Winter. Ice between panels is going to crack those things up, and snowplows will do the rest. But they have heating elements so ice won’t be a problem! Ok, where does the energy to produce that heat come from? Even if the panel is 100% efficient, there isn’t enough solar energy to melt the ice because if there was, THE ICE WOULD HAVE ALREADY MELTED. So now it requires external power to melt the ice, defeating the purpose of solar panels. There’s been discussion of defeating this limit by storing heated fluid during warm times to thaw the glass later. If this magic super-efficient-thermos exists, why don’t modern luxury cars use it to obsolesce the ice scraper? Why does any house have an electric water heater?

    Bottom line: Almost nowhere in the world is there a shortage of both roof space and open space, ideal places to put solar panels that don’t need gorilla glass coatings. Even these cheap panels require subsidies to be economical. The smart-road glitz of this idea is blinding people to the fundamental thermodynamic, mechanical, and financial reasons why this isn’t going to work.

    But is IS freakin’ cool.

  3. Even if the panel is 100% efficient, there isn’t enough solar energy to melt the ice because if there was, THE ICE WOULD HAVE ALREADY MELTED.

    Physics is not my thing, but I’m not tracking the logic on that one. A lot of the solar energy that hits a normal roadway is reflected, right? So only a fraction of that energy is absorbed as heat. Isn’t it theoretically possible, then, to capture more energy using the solar panels?

    In any case, however, it doesn’t seem like a dealbreaker. If the roadways in Maine are a net energy drain, that doesn’t mean the whole system is a net drain because you’ve got all the roadways in Arizona that are continuing to draw in energy year-round. It’s just a question of moving energy around, which fits because the roads are, themselves, wired.

    Bottom line: Almost nowhere in the world is there a shortage of both roof space and open space, ideal places to put solar panels that don’t need gorilla glass coatings.

    That’s true, but energy is only one of the benefits. What about the increased safety of being able to dynamically sense road conditions and relay warnings? What about the potential of bringing about self-driving cars faster, cheaper, and more safely? What about the benefits of burying a large quantity of the telecom and power infrastructure? That’s not free, no, but the marginal cost is vastly lower if we’re relaying our entire road infrastructure anyway. Those lines follow roads (most of the time) for a reason.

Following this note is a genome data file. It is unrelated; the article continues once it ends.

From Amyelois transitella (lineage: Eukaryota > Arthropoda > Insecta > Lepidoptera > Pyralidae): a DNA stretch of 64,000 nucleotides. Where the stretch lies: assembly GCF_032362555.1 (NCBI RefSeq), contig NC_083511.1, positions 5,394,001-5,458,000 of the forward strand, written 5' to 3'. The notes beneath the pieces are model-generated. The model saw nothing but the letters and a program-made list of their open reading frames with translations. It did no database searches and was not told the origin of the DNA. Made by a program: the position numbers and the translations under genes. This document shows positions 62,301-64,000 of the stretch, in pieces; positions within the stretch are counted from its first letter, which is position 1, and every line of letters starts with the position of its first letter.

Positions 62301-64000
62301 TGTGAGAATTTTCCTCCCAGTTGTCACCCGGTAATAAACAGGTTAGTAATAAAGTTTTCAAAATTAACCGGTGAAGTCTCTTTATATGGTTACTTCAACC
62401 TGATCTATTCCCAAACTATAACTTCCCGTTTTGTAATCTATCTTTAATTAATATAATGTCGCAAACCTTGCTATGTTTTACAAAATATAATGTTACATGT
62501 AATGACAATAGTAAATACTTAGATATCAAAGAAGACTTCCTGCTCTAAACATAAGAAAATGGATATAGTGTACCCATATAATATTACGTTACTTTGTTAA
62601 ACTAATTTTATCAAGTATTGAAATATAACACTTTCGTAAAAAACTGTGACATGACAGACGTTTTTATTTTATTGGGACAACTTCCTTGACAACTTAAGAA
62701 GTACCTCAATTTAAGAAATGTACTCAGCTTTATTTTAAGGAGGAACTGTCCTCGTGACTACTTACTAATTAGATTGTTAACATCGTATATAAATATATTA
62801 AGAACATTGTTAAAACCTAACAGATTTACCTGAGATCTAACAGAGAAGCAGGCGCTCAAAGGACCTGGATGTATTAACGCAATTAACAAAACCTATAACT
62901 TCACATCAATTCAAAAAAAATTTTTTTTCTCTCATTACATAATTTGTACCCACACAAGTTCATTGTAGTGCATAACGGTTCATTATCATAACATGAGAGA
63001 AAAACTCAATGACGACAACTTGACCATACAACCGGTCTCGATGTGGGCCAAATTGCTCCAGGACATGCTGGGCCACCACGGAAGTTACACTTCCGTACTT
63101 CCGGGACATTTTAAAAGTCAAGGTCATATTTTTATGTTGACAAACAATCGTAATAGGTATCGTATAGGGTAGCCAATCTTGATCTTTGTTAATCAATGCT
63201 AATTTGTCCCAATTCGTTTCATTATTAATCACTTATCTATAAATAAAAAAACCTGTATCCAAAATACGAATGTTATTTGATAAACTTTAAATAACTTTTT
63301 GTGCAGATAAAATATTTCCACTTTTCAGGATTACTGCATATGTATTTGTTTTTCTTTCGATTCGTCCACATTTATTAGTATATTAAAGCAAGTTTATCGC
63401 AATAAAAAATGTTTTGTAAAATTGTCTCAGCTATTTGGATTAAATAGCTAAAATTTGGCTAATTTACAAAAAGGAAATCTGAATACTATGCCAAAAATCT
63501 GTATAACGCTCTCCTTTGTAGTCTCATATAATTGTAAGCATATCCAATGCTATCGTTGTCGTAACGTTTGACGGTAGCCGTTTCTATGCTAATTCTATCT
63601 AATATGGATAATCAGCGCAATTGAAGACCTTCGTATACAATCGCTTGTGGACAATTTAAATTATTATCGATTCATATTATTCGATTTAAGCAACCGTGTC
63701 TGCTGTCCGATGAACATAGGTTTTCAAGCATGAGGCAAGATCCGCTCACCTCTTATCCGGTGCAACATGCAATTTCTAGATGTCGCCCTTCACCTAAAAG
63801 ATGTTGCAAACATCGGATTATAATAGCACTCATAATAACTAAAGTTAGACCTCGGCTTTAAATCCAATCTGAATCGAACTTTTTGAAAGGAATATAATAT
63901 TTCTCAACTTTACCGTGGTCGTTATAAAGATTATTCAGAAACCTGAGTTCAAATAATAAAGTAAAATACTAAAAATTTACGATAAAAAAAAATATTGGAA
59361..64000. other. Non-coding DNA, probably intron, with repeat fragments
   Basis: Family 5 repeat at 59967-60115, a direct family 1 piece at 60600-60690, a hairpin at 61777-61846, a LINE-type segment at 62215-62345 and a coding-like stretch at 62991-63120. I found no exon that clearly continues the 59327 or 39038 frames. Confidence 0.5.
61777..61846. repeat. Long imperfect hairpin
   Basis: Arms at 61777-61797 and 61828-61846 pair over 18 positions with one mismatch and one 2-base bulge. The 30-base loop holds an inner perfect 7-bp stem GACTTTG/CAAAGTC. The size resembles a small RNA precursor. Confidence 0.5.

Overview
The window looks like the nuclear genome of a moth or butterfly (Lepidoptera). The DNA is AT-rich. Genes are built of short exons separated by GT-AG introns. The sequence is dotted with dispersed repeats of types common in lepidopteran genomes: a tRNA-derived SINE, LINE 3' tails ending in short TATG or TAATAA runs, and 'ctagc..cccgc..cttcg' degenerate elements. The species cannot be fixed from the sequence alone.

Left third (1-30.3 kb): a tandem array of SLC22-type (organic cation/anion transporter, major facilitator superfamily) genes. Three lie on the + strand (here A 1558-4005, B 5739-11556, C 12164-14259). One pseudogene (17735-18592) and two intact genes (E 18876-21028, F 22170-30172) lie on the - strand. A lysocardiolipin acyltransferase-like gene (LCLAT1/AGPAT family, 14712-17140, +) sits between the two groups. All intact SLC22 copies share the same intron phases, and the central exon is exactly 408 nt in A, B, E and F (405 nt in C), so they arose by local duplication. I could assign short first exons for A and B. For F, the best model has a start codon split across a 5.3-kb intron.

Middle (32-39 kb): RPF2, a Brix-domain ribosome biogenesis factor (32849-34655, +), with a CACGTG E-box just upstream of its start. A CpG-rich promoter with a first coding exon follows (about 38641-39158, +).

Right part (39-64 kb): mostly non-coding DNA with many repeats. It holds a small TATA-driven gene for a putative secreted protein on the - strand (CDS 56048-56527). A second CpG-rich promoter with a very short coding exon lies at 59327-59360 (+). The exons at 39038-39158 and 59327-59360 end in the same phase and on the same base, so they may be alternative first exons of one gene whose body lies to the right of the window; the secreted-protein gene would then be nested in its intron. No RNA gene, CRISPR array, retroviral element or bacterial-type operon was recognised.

To me the biggest concerns you raised are the lose of efficiency from the glass becoming weathered and the potential for damage. Those could, very well, be deal breakers. But I don’t think the idea qualifies as stupid once other considerations are added along with just harvesting solar power.

  4. There are benefits and I think these can have limited use, but I also think additional testing should be done before they are put ‘everywhere’. I love the idea and think we should definitely look into doing something with the amount of pavement we have.

    This is a great idea, tweak it a little and start replacing various parts of roads over time.

    When an accident occurs, on occasion even the tires of the vehicle can tear up asphalt, so it’s likely if the grip on these is done well enough it would do the same. Then the person responsible for the accident gets to add the cost of each panel to their bill. Or would everyone just pay a minimal amount each month/year for upkeep and replacement as a shared effort?

    It is a great idea and eventually it has great capabilities. I think it just needs to be done slowly over time. Also note that further north where you have white nights, it could make impressive impacts.

    I hadn’t even thought of helping smart cars, but also keep in mind if we have that setup the data becomes meta data and you would lose some privacy over it. There’s no way a network that spans all the roads in the country would be difficult to hack, either remotely or physically. Still, I’d love to be able to get in my car and input a location, sit back and read a book or get work done.

  5. A lot of the solar energy that hits a normal roadway is reflected, right? So only a fraction of that energy is absorbed as heat. Isn’t it theoretically possible, then, to capture more energy using the solar panels?

    Googling indicates asphalt reflects 5-15% of incident energy as light. I imagine blacktop reflects less. The rest is absorbed as heat. (That’s why roads get hot in the sun instead of blinding you.) So, not a lot more energy to work with. The deicing benefit would probably be small, leading to damage from ice and plows eventually.

    It’s just a question of moving energy around, which fits because the roads are, themselves, wired.

    High voltage transmission lines would be needed to efficiently move energy from Arizona to Maine, and high voltage transmission lines are put on tall towers far from people because they are dangerous and carcinogenic at close distances.

    What about the benefits of burying a large quantity of the telecom and power infrastructure?

    I would not be happy with the telecom guys needing to block the lane completely when doing work on wires. On the other hand, wires would break less if they weren’t hanging up in the air.

    What about the increased safety of being able to dynamically sense road conditions and relay warnings?

    Most GPS units already know about traffic jams. More granular information would be useful for safety but probably wouldn’t help pay for the system.

    What about the potential of bringing about self-driving cars faster, cheaper, and more safely?

    I think the installation costs would wildly outweigh the “cheaper” factor, but the rest would indeed be rad.

    I’m glad people are pursuing pie in the sky ideas like this. Even stupid ideas often lead to useful innovations.

    I also think it’s funny that a month or so ago, solar panels were installed on the White House for the first time … since the Carter administration. I don’t expect solar tech to take big leaps forward anytime soon.